Rocks in My Pocket

What young child doesn't collect pockets full of rocks? It's easy to find a rock anywhere, but for children years ago rock collecting wasn't about having a neat collection; rather, it was a way of life.

Students will:

  • understand that mining rocks (coal) is a hard job.
  • understand that mining practices and child labor practices have changed over the years.

  • Rock collections
  • Chart paper and markers

    1. Introduce key vocabulary: mining, finding, age limit, mine, excavating.
    2. Have students bring in some rocks or, if they collect rocks, ask them to bring their rock collections to school.
    3. Have them share their collections in small groups of two to four students. Have them focus on "how" and "where" they collected the rocks.
    4. After everyone has had a chance to share, solicit a few "hows" and "wheres" from the group and record them on the chart paper. Discuss the relative ease of finding or purchasing stones the children have. Ask the students if they have any theories about where store-bought rocks might have come from.
    5. Introduce the process of mining – or removing precious rocks and gems from larger rocks. Use the analogy and examples of digging a large hole in the ground as construction workers do. Backhoes, bulldozers, and dump trucks move the heavy rock.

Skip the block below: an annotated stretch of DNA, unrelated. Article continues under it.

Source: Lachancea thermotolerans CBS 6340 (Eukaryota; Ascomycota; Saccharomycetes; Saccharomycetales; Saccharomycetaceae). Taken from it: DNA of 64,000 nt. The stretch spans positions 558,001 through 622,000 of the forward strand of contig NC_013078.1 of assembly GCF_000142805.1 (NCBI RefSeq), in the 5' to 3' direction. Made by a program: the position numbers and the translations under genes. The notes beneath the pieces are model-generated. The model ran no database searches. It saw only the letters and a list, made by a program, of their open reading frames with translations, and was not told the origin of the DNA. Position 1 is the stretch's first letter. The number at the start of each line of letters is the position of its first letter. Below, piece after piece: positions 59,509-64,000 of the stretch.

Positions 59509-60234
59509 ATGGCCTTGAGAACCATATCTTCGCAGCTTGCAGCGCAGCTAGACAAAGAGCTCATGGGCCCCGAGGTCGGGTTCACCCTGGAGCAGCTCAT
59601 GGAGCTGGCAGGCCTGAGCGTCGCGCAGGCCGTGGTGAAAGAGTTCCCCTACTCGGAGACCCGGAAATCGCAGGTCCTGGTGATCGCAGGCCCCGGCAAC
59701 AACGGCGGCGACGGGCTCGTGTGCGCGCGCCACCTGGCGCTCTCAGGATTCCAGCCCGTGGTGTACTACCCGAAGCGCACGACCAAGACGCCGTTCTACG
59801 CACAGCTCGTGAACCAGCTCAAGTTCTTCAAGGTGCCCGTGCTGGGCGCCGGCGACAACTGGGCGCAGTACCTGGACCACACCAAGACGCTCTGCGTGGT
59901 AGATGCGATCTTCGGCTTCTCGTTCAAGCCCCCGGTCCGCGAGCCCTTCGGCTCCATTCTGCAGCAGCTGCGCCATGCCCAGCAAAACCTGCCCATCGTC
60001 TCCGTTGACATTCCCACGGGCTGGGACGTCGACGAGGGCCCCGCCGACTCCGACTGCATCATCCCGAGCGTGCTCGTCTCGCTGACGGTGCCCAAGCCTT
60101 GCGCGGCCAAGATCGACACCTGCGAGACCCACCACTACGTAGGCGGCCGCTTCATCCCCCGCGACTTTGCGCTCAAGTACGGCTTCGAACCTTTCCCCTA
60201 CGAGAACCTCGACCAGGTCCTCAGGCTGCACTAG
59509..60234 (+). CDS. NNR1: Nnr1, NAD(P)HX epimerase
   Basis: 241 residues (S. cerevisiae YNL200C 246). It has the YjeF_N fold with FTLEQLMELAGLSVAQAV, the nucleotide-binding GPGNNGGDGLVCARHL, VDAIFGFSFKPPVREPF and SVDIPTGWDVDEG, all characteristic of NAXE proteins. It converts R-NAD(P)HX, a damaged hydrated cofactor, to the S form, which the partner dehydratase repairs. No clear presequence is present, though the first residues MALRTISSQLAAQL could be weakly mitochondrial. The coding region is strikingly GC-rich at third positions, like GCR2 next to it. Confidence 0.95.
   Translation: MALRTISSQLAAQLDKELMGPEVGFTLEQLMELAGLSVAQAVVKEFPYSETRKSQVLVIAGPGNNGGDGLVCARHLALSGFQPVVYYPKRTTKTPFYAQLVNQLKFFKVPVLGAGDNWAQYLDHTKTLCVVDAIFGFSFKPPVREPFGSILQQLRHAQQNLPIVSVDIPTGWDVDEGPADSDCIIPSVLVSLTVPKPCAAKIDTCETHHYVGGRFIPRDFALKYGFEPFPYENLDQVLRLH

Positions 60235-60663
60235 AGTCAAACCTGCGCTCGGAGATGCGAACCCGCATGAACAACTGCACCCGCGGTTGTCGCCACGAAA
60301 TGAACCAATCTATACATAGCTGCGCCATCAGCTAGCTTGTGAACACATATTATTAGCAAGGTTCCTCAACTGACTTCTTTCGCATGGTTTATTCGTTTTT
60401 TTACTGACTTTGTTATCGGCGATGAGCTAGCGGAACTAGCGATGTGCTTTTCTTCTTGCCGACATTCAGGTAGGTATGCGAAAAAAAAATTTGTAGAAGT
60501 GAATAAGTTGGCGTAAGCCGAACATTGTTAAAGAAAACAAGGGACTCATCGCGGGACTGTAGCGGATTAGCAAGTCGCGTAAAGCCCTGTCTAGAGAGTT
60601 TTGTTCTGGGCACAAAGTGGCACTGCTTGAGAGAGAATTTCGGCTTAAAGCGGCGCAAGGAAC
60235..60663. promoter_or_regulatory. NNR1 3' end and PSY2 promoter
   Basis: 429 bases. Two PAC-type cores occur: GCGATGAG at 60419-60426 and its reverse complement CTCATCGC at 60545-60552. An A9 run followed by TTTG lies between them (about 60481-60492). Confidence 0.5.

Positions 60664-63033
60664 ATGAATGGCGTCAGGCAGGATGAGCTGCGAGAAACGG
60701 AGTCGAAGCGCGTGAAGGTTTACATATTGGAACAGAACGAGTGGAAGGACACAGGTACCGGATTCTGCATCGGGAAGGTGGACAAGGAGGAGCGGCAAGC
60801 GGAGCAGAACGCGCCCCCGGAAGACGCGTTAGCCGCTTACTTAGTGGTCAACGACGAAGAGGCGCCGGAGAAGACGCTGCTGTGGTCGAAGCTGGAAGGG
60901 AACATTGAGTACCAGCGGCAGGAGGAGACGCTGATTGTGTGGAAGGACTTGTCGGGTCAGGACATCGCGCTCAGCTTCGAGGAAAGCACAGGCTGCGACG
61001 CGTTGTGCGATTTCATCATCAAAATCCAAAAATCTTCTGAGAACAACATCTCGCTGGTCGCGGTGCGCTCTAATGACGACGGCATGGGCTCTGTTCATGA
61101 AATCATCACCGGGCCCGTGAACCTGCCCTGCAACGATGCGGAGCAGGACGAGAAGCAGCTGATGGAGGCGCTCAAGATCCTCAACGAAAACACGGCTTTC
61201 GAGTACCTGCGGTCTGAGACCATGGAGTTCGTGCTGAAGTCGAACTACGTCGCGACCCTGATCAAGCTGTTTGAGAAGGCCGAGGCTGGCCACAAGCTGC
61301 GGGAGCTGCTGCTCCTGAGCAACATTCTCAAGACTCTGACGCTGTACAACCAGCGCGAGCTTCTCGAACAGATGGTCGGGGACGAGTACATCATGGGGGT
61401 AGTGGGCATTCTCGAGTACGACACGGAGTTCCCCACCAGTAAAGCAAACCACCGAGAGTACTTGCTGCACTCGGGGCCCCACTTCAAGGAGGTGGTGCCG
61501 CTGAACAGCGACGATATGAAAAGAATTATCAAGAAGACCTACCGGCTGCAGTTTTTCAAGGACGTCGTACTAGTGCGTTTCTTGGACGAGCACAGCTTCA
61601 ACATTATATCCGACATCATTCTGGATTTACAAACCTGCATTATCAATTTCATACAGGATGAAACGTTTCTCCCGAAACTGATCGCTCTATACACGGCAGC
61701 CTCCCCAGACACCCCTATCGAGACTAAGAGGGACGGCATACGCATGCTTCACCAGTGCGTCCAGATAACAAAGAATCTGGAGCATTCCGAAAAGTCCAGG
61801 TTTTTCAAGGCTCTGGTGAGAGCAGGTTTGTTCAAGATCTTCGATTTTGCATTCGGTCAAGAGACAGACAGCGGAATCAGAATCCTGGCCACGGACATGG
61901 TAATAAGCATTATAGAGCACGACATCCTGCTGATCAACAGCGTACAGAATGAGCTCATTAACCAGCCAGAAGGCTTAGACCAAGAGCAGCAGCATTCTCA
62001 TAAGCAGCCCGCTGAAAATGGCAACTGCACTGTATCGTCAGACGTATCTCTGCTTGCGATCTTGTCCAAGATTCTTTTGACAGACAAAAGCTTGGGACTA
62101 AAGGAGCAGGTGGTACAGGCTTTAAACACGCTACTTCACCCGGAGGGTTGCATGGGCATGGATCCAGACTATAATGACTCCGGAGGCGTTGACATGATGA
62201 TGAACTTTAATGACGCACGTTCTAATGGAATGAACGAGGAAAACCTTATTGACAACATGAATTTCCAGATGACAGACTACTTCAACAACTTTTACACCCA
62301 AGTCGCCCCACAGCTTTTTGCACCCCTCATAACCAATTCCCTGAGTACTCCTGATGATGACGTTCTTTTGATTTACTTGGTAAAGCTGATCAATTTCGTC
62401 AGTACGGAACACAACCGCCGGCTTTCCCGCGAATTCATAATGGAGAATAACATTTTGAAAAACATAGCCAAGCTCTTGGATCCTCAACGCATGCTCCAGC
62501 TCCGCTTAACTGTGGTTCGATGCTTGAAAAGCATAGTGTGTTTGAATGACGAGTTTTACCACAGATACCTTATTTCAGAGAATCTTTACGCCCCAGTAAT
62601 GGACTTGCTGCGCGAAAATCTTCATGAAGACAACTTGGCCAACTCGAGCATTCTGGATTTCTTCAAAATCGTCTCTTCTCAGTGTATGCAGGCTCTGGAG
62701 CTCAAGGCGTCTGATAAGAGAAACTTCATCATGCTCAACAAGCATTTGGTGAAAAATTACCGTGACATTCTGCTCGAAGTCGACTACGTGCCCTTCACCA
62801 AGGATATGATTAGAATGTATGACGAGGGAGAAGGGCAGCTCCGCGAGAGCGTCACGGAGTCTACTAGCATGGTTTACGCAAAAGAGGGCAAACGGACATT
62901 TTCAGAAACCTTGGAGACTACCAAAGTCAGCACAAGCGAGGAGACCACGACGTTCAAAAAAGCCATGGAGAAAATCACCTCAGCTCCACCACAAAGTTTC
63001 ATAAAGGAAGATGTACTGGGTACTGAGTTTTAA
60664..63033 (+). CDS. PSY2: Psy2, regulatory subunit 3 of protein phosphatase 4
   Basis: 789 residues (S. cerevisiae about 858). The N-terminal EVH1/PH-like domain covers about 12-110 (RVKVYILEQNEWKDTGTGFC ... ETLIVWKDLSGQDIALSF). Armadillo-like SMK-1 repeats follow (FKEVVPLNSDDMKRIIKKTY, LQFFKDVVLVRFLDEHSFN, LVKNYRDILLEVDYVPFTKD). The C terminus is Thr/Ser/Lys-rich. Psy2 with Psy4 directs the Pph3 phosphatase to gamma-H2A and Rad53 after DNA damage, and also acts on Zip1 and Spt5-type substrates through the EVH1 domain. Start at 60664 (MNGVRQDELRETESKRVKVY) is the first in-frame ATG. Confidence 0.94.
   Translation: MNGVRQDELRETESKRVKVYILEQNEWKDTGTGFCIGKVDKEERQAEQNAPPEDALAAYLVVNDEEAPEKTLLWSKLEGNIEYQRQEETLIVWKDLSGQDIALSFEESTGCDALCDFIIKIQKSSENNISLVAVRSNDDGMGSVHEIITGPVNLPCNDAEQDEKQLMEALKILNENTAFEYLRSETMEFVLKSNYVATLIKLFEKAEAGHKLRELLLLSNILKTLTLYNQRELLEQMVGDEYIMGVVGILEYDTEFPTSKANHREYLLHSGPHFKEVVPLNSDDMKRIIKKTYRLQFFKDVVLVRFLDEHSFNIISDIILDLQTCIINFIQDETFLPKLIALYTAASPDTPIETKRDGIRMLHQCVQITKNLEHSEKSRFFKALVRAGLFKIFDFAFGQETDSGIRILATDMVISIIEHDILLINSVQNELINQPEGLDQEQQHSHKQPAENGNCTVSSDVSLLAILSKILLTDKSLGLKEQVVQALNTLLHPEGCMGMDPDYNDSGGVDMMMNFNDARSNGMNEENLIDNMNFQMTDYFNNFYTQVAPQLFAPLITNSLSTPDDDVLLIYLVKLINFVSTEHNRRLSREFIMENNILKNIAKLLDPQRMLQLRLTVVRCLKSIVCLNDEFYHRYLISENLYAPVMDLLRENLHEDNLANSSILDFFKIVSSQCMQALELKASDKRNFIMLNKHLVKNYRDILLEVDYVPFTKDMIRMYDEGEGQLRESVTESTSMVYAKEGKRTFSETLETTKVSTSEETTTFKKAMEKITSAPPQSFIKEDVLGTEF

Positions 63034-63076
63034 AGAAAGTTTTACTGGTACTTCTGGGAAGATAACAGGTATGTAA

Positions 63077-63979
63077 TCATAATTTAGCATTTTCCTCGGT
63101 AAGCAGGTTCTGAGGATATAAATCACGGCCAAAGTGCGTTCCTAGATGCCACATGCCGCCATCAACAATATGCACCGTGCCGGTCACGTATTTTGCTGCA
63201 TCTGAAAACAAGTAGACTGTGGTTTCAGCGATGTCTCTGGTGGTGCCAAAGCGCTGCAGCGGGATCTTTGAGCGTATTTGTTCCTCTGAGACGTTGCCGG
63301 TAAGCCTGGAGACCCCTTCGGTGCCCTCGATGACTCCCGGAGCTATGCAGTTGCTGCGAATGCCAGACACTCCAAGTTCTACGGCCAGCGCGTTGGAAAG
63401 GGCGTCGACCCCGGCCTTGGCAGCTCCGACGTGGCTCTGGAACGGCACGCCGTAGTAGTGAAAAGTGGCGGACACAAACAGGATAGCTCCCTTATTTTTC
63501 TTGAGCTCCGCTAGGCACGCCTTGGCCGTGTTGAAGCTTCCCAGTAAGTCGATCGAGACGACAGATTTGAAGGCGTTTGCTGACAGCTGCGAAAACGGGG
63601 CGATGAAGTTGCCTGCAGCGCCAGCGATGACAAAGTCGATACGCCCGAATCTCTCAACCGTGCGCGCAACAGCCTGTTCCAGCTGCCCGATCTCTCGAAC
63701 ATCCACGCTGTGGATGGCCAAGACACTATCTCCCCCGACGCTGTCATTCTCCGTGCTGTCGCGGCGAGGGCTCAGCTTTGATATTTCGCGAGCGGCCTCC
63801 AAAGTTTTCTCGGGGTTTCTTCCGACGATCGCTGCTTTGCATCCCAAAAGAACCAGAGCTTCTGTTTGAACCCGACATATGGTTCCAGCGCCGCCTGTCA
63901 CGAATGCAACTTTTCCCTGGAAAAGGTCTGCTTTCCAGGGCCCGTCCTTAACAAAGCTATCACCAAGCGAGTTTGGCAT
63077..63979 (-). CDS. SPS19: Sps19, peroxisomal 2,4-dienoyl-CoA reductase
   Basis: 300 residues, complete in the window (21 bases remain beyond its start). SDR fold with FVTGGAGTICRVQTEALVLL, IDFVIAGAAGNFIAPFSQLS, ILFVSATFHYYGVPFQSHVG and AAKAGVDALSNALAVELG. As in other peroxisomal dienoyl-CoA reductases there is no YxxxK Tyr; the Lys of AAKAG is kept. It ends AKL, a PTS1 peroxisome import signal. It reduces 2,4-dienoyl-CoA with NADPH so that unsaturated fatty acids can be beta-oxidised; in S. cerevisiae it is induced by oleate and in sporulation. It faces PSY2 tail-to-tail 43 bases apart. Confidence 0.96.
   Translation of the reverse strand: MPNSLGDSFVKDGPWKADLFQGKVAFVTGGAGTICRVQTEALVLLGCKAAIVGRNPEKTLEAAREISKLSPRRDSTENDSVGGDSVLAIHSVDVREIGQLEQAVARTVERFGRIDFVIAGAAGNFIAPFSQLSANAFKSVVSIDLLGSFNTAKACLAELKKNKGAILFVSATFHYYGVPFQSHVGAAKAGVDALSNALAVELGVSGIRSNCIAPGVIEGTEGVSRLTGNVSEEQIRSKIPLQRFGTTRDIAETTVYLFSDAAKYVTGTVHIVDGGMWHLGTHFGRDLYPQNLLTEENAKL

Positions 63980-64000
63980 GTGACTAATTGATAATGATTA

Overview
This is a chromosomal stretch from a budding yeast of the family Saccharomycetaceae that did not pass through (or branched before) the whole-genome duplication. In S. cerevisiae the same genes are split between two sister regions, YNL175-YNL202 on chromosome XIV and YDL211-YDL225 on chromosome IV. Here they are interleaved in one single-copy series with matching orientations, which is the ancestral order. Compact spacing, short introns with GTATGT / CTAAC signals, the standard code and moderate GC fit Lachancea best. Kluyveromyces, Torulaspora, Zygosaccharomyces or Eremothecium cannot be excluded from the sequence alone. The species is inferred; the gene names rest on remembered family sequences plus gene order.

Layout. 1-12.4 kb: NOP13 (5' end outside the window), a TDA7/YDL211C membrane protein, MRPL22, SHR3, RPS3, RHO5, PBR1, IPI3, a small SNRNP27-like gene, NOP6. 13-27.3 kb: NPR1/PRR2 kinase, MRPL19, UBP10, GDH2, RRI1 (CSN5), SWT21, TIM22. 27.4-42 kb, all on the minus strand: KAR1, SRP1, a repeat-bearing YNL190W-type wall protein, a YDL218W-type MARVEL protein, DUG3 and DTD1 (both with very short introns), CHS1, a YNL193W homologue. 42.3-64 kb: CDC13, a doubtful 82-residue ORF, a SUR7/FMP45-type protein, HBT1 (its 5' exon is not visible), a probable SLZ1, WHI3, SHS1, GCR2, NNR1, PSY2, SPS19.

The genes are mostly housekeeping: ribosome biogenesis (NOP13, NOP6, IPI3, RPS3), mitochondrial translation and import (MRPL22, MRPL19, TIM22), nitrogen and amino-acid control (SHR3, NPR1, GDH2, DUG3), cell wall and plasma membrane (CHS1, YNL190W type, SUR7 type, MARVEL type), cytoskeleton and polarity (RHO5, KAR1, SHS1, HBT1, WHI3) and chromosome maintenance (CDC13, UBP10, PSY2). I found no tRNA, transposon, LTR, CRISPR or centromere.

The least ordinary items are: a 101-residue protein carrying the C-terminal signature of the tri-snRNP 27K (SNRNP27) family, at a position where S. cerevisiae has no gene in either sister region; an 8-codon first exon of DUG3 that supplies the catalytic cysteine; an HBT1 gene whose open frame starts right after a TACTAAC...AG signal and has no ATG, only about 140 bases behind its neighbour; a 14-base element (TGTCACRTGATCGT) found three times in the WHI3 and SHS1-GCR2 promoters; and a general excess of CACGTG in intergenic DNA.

6. Ask students for theories on how the rocks were mined before there were large trucks. Record theories on chart paper.
    7. Have students go to a mining website.
    8. Have students keep track of information.
    9. Gather students together when research time is over. As a group, share and discuss findings. Record questions, findings, and wonders on chart paper. Begin discussion with: "What were you surprised to find out?" "How do you earn money?"
    Review worksheets to see what students recorded and understood from their research.


  • Using safety goggles and hammers, crack and chip apart pieces of cement and rock; "mine" for small shining rock chips. Compare this task to those performed by miners many years ago.
  • Visit a quarry to watch modern-day mining and excavation.
  • On a world map, chart what gems and stones are mined in what parts of the world.
  • Group students together according to birthstone types. Have each group do research on the Internet. Ask them to look for locations of where stone is mined in the world. Locate this country on a large world map. Report findings to classmates.

  • understands the nature of scientific inquiry.
  • knows that in science it is helpful to work with a team and share findings with others.
  • knows that people of all ages, backgrounds, and groups have made contributions to science and technology throughout history.
  • knows that although people using scientific inquiry have learned much about the objects, events, and phenomena in nature, science is an ongoing process and will never be finished.
  • knows that scientists and engineers often work in teams to accomplish a task.
  • Deliver a lesson plan that will have your students collecting rocks so they can learn about the mining industry and child labor.
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